|Genres||Roots reggae, dub|
|Labels||Joe Gibbs Music, High Note, Virgin/Front Line, Blue Mountain, Shanachie, RAS, VP, Heartbeat|
|Past members|| Joseph Hill |
Roy "Kenneth" Dayes (aka Kenneth Paley)
Culture are a Jamaican roots reggae group founded in 1976. Originally they were known as the African Disciples. The one constant member until his death in 2006 was Joseph Hill.
The group formed in 1976 as the vocal trio of Joseph Hill (formerly a percussionist in Studio One house band the Soul Defenders), his cousin Albert "Ralph" Walker, and Roy "Kenneth" Dayes, initially using the name The African Disciples. [ citation needed ] The African Disciples soon changed their name to Culture, and auditioned successfully for the "Mighty Two": producer Joe Gibbs and engineer Errol Thompson. While at Gibbs' studio, they recorded a series of singles, starting with "See Dem a Come" and including "Two Sevens Clash" (which predicted the apocalypse on 7 July 1977), many of which ended up on their debut album Two Sevens Clash. The song was sufficiently influential that many in Kingston stayed indoors on 7 July, fearing that the prophecy would come true. A second Gibbs-produced album, Baldhead Bridge, followed in 1978, by which time the group had moved on to record for producer Sonia Pottinger. The group entered into a long-running dispute with Gibbs over royalties to the first album.Roy Dayes also used the name "Kenneth Paley", which is the name that appears on the Culture records released by Virgin Records.
Two Sevens Clash meanwhile had become a big seller in the United Kingdom, popular with punk rock fans as well as reggae fans and boosted by the support of John Peel on his BBC Radio 1 show, and reached number 60 on the UK Albums Chart in April 1978.This prompted Virgin Records to sign the group to its Front Line label, releasing Harder than the Rest (1978) and International Herb (1979). Culture also released records on other labels in Jamaica, including a dub version of Harder than the Rest, Culture in Dub (1978, High Note), and an album of different recordings of the same album, Africa Stand Alone (April 1978). An album recorded for Pottinger in 1979 with a working title of Black Rose remained unreleased until tracks emerged in 1993 on Trod On.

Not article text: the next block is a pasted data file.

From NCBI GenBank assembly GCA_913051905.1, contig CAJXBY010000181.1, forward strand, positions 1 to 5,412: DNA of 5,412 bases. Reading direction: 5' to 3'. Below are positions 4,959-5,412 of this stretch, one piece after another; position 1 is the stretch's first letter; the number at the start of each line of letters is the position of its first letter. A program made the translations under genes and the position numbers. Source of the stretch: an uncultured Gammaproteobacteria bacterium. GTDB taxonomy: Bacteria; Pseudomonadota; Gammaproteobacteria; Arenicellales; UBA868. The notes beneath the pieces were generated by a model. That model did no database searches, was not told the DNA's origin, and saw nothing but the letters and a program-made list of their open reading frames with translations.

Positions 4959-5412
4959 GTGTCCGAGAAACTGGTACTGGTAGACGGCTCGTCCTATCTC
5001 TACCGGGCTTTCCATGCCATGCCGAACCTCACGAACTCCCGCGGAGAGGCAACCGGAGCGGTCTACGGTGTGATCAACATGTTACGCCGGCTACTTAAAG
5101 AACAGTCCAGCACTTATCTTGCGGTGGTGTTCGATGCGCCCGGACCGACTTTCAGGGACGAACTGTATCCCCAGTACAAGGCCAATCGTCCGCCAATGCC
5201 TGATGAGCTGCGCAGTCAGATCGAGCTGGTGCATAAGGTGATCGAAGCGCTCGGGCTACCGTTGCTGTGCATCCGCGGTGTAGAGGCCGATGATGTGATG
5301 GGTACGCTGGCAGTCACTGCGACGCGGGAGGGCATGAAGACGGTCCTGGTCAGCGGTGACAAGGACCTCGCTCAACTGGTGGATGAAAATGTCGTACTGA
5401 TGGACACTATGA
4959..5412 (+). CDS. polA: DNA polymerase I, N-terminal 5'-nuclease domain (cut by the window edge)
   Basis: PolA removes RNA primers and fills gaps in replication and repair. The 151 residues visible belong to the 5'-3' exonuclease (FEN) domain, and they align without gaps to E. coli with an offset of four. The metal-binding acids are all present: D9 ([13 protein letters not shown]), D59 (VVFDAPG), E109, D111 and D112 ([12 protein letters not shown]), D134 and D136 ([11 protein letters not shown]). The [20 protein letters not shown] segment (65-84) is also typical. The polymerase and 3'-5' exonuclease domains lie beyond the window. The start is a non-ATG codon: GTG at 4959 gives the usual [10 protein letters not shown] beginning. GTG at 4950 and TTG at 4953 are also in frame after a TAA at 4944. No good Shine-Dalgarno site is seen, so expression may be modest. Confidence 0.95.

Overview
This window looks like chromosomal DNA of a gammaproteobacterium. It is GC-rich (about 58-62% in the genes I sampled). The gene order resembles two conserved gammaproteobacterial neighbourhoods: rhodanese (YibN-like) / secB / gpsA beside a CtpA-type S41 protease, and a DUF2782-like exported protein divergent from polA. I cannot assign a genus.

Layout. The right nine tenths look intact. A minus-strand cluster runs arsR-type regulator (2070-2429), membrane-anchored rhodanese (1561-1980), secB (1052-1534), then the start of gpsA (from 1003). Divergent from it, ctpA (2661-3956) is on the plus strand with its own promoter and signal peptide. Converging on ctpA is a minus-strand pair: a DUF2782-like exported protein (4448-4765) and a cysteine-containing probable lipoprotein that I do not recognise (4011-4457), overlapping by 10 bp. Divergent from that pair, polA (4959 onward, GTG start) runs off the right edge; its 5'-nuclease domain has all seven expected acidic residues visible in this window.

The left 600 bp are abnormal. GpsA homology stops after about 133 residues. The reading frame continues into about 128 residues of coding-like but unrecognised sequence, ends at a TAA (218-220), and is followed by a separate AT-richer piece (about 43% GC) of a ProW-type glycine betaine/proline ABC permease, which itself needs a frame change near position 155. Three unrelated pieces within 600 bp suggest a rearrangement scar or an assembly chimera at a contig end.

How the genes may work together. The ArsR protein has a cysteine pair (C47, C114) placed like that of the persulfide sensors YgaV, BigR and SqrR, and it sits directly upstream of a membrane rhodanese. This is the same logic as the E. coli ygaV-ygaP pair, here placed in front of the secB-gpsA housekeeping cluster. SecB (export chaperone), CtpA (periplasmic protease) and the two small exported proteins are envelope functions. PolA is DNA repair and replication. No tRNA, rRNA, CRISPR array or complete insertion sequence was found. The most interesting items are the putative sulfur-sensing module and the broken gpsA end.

Culture performed at the One Love Peace Concert in 1978.
In 1981 the three singers went their own ways. – Culture in Culture and Culture at Work.Hill carried on using the Culture name, and recorded the Lion Rock album, which was reissued in the United States by Heartbeat Records. Hill and his new band recorded a session for long time supporter John Peel in December 1982, and the group went on to record further studio sessions for Peel in 1998 and 2002, and their performance at the Royal Festival Hall in July 1998 was broadcast on his show. For their part, Walker and Dayes recorded a handful of songs on their own; a few of which turned up on an album titled Roots & Culture. Hill performed at the Reggae Sunsplash festival in 1985 and in 1986 the original line-up reformed to record two highly regarded albums
Several albums followed in the 1990s on Shanachie Records and Ras Records, often recorded with Sly and Robbie, with Dayes leaving the group again around 1994, with Reginald Taylor replacing him.Dayes subsequently worked as a solo artist under the name Kenneth Culture.
By 2001 Telford Nelson had replaced Taylor.
Joseph Hill, who came to symbolise the face of Culture, died in Berlin, Germany on 19 August 2006 while the group was on tour, after collapsing following a performance.His son, Kenyatta Hill, who had acted as the group's sound engineer on tour, performed with his father's band at the Western Consciousness show in 2007, which was dedicated to Joseph Hill, and became the lead singer of Culture; Walker and Nelson continue to provide backing vocals.
In 2011, Live On was released, featuring Kenyatta's performances of his father's songs, including "Two Sevens Clash" and "International Herb".
Winston Rodney OD, better known by the stage name Burning Spear, is a Jamaican roots reggae singer-songwriter, vocalist and musician. Burning Spear is a Rastafarian and one of the most influential and long-standing roots artists to emerge from the 1970s.